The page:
The other day I did these actually blindfolded, rather than just in a dark room or with my eyes closed. It makes a difference because I can no longer open my eyes to cheat, and I get the full effect of depriving myself of that one sense. Playing the piano is not a mostly visual proposition. We think it is because we need to read sheet music. That is fine for learning but not essential for playing. We also think we need to see where the key are. Maybe so, but the hand should know this, just as when I'm typing now I am not looking at the keyboard at all.
If I hit a wrong note I should also know what note it is, and decide whether I have played an E instead of an F, for example. My ears should tell me this.
I should also be able to hear the notes before I play them and sing along in real time to my playing. Surprisingly, I can do this. The ears can be trained even for an old guy.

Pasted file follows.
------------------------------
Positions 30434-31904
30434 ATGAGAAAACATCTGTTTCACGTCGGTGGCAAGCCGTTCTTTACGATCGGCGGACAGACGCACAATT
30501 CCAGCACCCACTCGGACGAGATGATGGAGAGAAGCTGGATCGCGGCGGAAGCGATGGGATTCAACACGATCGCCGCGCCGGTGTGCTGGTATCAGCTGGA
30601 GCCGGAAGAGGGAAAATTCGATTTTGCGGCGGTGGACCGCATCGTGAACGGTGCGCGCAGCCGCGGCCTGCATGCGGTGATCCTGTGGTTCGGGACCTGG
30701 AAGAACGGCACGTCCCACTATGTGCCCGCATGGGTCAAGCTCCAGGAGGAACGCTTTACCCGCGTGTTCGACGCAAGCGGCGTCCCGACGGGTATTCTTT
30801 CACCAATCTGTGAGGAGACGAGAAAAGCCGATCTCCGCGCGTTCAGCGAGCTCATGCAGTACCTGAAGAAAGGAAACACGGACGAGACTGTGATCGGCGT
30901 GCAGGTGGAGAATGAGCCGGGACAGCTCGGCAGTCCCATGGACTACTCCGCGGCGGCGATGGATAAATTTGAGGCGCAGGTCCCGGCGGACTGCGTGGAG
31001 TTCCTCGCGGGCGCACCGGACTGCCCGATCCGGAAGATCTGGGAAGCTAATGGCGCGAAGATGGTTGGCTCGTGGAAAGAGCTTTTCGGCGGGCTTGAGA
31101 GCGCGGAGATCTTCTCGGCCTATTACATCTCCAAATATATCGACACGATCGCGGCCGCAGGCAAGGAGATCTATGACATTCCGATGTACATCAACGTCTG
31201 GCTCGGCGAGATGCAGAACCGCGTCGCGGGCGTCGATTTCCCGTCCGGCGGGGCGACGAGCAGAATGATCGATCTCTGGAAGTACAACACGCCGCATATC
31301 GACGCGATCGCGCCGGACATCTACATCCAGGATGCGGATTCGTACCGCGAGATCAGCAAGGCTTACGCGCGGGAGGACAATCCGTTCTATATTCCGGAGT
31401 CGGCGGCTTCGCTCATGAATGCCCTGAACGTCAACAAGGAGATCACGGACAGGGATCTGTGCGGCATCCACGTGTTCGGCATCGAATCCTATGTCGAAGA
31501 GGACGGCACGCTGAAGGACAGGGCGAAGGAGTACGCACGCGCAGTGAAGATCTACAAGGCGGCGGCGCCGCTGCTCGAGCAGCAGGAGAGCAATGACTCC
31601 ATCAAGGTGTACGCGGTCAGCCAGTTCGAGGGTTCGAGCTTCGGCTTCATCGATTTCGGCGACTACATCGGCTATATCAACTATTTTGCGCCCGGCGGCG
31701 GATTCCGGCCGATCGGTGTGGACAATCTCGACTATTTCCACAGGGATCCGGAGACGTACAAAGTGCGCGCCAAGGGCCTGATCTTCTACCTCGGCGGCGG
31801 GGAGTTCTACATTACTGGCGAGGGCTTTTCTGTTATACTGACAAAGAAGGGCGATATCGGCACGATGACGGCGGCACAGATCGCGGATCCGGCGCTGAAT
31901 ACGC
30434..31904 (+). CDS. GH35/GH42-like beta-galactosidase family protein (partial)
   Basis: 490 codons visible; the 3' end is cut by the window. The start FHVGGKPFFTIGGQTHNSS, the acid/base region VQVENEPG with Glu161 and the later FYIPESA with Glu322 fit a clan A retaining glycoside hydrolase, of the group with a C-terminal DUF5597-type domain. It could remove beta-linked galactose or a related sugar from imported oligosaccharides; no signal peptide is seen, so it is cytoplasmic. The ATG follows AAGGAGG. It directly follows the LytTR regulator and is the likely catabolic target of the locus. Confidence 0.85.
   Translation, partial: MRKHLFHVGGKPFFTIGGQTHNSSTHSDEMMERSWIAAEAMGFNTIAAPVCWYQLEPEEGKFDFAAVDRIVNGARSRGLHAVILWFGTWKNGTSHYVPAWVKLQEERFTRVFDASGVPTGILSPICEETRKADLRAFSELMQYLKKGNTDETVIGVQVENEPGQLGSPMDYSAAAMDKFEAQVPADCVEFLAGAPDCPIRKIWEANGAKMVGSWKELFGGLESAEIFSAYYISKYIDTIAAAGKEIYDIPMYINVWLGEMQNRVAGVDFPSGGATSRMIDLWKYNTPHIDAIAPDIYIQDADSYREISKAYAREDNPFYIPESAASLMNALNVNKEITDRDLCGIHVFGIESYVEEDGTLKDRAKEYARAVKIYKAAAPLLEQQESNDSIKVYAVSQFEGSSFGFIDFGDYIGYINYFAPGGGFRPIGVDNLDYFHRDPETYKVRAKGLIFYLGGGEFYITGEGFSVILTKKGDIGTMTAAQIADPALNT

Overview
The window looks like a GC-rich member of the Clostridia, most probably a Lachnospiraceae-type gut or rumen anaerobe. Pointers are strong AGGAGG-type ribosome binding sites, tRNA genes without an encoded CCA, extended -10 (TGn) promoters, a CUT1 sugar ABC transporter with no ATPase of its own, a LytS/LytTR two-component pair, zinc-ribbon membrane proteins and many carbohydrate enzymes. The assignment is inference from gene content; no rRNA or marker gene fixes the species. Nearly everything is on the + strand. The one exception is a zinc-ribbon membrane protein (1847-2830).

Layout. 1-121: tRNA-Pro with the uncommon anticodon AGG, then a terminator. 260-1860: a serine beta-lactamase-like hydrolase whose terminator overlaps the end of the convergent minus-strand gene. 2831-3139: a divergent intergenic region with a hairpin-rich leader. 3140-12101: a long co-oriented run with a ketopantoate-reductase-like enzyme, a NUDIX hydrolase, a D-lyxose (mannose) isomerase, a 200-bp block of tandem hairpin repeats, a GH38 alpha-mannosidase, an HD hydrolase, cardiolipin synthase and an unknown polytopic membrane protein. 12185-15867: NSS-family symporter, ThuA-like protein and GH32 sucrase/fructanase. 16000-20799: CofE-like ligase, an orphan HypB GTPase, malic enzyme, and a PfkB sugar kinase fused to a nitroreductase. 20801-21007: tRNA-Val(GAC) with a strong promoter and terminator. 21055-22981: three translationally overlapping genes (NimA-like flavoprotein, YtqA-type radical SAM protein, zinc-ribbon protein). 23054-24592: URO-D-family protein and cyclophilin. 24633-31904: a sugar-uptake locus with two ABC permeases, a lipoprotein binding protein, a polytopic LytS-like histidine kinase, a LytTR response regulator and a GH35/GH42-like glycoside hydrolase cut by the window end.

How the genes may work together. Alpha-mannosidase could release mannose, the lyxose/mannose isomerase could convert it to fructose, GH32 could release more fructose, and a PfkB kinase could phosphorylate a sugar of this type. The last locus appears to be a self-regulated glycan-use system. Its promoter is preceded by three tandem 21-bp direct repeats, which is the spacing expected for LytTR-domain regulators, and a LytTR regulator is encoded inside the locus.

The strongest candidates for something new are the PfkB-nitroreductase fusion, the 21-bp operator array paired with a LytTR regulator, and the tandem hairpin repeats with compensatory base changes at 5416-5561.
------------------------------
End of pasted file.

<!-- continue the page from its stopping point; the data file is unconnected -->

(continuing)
Then I started playing other tunes to the chords of I got rhythm, seeing whether they fit or not, the 1,6,2,5 of Blue Moon at the beginning for example, which also seemed to work with "These Foolish Things."
I saw a movie the other night, Mr. Church, in which the "magical negro" part is played by Eddie Murphy. It is interesting that jazz is used as the metonymy corresponding to the "magical negro" trope. The character mostly plays in the style of the 1920s or early 30s. This makes sense because making him a bebop player would be not safe enough for a character who is supposed to represent the dignity expected out of this character, even though the movie itself takes place in the 1970s and 80s! Of course I object to almost any treatment of jazz in a movie. I can't help it.